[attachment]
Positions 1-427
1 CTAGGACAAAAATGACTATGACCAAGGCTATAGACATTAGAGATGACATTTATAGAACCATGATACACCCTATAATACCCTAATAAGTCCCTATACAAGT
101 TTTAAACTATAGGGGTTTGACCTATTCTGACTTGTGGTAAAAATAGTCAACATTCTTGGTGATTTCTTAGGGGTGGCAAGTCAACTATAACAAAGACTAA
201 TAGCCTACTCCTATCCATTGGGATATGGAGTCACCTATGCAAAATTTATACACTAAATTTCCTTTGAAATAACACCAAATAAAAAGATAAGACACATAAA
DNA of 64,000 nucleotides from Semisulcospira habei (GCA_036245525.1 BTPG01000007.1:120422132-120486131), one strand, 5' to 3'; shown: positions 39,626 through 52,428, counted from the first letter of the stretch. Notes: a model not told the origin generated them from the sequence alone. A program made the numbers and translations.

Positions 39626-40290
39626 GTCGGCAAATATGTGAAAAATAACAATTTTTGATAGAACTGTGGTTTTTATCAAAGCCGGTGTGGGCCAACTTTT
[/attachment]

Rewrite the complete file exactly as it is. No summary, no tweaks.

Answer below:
Positions 1-427
1 CTAGGACAAAAATGACTATGACCAAGGCTATAGACATTAGAGATGACATTTATAGAACCATGATACACCCTATAATACCCTAATAAGTCCCTATACAAGT
101 TTTAAACTATAGGGGTTTGACCTATTCTGACTTGTGGTAAAAATAGTCAACATTCTTGGTGATTTCTTAGGGGTGGCAAGTCAACTATAACAAAGACTAA
201 TAGCCTACTCCTATCCATTGGGATATGGAGTCACCTATGCAAAATTTATACACTAAATTTCCTTTGAAATAACACCAAATAAAAAGATAAGACACATAAA
DNA of 64,000 nucleotides from Semisulcospira habei (GCA_036245525.1 BTPG01000007.1:120422132-120486131), one strand, 5' to 3'; shown: positions 39,626 through 52,428, counted from the first letter of the stretch. Notes: a model not told the origin generated them from the sequence alone. A program made the numbers and translations.

Positions 39626-40290
39626 GTCGGCAAATATGTGAAAAATAACAATTTTTGATAGAACTGTGGTTTTTATCAAAGCCGGTGTGGGCCAACTTTT